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© 2021 Flyover Zone. All rights reserved.
© 2021 Flyover Zone. All rights reserved.

Saving time with Chaos Cloud


Digital archaeologist Bernard Frischer explains how Chaos Cloud is helping virtual time travelers experience ancient history from the comfort of their homes.

Flyover Zone is embracing future tech to show us the past. Founded by world-renowned archaeologist Bernard Frischer in 2016, it’s taken time-travelers to ancient Greece, Italy, Egypt, and Mesoamerica—and, with people working from home due to the COVID-19 pandemic, it’s found a bigger audience.

Creating these huge historical renders has always been taxing on hardware, so Flyover Zone has embraced Chaos Cloud to offload its machines and free up its artists to work on its next project. We caught up with Bernard to learn about Flyover Zone and how Chaos Cloud rendering for 3ds Max has helped improve their workflow.

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About Bernard Frischer

Bernard Frischer is a pioneering and award-winning digital archaeologist who has taught at universities around the world. From 1996 to 2004, he was founding director of the UCLA Cultural Virtual Reality Laboratory, one of the first labs to use 3D modeling to reconstruct cultural heritage sites.

Bernard is also the Founder and President of Flyover Zone, whose mission is to develop products and services that use 3D digital technologies to present cultural heritage sites and monuments to the general public.

Bernard Frischer >

Why did you start creating virtual tours?

Bernard Frischer: We founded Flyover Zone in 2016 to create educational applications in virtual reality (VR) headsets. However, our focus has shifted from VR headsets to desktops and laptops and cell phones and tablets once we saw the VR market was growing more slowly than we anticipated.

We decided to concentrate on bringing these tours to the general public with standalone virtual tours, which run on many different platforms, and Zoom virtual tours, which the average person working from home would know how to attend. As the world has been closed to most international travel, our applications give potential visitors the ability to learn about a site from the comfort of their homes on a familiar platform.

There are three ways people use our virtual tours. The first is at home, perhaps with family or friends. The second is on-site as an audio-visual guide. The third way is for people to connect via multiplayer, a feature that will be available by the end of the year. Our goal is not to replace real-world tourism but to complement it in five aspects: pre-trip preparation, post-trip recollection, on-site audio-visual guide, promotion of the site, and safe tourism. See point #8 of our FAQ for more information.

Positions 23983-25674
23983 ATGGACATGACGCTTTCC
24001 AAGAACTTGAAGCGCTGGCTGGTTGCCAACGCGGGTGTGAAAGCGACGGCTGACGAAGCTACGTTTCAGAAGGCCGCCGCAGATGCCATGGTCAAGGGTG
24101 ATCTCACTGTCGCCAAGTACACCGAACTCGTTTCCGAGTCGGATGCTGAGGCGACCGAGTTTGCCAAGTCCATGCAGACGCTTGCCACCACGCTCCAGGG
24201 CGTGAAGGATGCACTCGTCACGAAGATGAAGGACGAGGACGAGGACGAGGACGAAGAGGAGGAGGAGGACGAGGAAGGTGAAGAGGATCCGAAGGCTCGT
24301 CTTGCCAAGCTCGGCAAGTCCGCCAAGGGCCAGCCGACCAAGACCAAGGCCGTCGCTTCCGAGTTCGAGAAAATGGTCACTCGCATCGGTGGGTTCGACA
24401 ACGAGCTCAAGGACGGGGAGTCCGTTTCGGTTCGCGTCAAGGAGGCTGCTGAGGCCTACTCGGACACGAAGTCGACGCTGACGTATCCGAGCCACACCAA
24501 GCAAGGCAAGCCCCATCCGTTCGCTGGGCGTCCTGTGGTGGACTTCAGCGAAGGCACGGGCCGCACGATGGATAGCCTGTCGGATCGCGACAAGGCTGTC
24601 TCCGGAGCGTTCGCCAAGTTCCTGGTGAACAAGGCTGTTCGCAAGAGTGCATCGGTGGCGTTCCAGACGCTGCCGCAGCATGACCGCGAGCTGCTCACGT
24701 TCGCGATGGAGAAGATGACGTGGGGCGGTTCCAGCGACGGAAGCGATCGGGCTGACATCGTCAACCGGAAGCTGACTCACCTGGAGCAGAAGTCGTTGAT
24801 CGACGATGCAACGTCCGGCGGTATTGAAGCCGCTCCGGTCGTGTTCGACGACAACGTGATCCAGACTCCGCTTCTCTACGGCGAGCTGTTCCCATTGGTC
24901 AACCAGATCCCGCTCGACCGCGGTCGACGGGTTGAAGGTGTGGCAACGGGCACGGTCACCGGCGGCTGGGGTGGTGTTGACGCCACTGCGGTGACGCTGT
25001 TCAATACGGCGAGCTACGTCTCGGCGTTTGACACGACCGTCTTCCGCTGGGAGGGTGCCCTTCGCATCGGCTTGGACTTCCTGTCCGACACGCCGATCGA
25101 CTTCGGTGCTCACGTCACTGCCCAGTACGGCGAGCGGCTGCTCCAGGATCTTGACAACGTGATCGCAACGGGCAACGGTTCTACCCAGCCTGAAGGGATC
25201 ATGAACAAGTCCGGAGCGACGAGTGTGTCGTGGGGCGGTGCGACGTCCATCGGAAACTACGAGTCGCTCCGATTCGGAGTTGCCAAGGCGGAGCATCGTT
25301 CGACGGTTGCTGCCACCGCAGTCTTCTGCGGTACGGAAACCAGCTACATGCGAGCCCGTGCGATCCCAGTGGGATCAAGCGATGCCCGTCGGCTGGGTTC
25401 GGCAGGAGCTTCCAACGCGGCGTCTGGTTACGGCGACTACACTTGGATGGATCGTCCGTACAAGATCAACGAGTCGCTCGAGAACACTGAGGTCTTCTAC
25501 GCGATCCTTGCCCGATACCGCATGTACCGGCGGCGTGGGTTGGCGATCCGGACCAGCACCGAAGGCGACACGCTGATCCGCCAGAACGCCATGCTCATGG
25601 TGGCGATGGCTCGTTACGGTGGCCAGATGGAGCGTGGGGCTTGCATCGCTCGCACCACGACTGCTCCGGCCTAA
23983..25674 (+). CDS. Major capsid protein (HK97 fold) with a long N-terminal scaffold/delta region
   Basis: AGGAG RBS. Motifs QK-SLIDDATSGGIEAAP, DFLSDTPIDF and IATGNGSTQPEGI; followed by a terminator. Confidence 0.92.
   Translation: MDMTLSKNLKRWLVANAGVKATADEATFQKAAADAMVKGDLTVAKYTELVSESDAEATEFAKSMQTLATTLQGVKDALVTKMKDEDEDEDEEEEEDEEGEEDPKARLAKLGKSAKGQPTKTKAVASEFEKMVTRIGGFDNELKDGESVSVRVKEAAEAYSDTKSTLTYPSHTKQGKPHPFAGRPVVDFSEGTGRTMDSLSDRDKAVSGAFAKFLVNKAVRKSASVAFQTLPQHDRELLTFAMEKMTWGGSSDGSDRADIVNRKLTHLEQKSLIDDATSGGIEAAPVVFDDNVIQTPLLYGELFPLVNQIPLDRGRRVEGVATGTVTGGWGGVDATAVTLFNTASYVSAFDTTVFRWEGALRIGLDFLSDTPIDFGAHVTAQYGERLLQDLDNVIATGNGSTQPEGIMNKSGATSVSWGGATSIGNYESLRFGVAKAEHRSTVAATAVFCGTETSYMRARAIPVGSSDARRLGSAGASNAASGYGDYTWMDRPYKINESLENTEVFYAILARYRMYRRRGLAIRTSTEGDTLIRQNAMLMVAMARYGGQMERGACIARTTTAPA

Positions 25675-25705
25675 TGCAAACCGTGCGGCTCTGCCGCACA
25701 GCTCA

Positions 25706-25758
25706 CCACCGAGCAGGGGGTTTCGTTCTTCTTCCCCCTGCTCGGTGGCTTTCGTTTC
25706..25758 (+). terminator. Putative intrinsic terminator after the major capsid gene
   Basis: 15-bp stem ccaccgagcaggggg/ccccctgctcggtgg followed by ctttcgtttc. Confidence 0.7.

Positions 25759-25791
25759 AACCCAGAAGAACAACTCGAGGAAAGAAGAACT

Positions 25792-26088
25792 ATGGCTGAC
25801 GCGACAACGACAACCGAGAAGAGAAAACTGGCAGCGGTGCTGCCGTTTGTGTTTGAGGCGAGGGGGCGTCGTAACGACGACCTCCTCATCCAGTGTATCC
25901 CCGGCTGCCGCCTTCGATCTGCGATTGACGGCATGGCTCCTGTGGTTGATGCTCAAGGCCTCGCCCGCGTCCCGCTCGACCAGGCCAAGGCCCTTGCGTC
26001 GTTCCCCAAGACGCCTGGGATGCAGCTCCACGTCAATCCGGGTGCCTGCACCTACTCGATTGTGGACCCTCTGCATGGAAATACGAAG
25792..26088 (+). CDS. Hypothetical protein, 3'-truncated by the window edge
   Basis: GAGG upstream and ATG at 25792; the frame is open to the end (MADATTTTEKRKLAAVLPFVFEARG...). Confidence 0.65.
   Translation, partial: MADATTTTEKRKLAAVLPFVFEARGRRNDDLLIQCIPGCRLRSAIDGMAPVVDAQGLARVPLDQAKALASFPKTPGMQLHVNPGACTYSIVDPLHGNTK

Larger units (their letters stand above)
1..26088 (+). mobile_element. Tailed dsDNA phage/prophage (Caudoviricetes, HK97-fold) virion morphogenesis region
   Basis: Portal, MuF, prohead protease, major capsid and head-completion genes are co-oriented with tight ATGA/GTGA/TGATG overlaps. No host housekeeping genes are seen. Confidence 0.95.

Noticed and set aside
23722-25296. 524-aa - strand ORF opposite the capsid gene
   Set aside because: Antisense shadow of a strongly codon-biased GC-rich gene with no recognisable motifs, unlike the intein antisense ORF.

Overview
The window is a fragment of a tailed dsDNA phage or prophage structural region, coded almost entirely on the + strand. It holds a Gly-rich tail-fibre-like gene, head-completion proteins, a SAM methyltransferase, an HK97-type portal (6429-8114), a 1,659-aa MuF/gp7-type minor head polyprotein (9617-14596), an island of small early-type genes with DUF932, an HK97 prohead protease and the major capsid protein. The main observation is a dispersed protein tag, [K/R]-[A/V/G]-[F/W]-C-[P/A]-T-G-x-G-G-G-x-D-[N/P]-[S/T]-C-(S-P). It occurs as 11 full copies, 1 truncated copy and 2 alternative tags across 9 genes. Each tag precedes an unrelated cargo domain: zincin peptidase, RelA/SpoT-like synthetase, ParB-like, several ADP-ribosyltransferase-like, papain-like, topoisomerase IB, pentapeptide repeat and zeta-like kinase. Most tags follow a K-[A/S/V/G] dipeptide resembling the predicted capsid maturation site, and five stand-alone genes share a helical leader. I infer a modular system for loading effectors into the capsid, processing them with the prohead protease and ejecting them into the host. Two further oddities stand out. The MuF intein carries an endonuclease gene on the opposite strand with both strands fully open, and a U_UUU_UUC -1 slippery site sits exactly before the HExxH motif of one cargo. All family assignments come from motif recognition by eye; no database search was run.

© 2021 Flyover Zone. All rights reserved.

Interior of the Pantheon (Rome, Italy) as it appeared in ca. AD 140. Today, the interior looks quite different owing to various changes that have occurred over the intervening centuries.

How do you go about capturing the data for your virtual tours? What is the process?

BF: The first step in any new project is to recruit the world's leading experts. They supply our art department with scientifically accurate plans, sections, and elevations, whether published or unpublished. They work closely with our 3D modelers to vet the work in progress, offering suggestions for improvements and then reviewing the new versions produced. In some cases, the process can go through over 100 iterations before a model is declared finished!  

© 2021 Flyover Zone. All rights reserved.

A view of the western Roman Forum (Rome, Italy) as it appeared in ca. AD 320. In the foreground is the statue of Marsyas. In the distance is the Augustan Rostra and the Arch of Septimius Severus. Behind the arch are the Temple of Concordia, the Temple of Vespasian and Titus, and the Temple of Saturn. Today, these monuments only survive as ruins.

What kind of projects do you create?

BF: Third-parties often commission projects, for example, “Baalbek Reborn: Temples.” In this case, the patron was a philanthropist who wished to raise global awareness of a cultural heritage site. Museums and sites also initiate work, which they use to promote visits and deepen understanding of the remains.

Flyover Zone can also initiate and own the products we make. Our goal is to provide balanced coverage of the world’s great cultures from the Bronze Age to the present. Of course, that implies a vast number of sites, and we are a relatively young company. So, we are proceeding with a few key examples in Italy (“Rome Reborn,” “Hadrian’s Villa Reborn”), Greece (“Athens Reborn”), Egypt (“Great Monuments of Egypt”), and Mesoamerica (“Tenochtitlan Reborn”). In the next year or two, we hope to start a similar project in Asia, and we expect to have covered 15 to 20 cultures all over the globe by 2030.

© 2021 Flyover Zone. All rights reserved.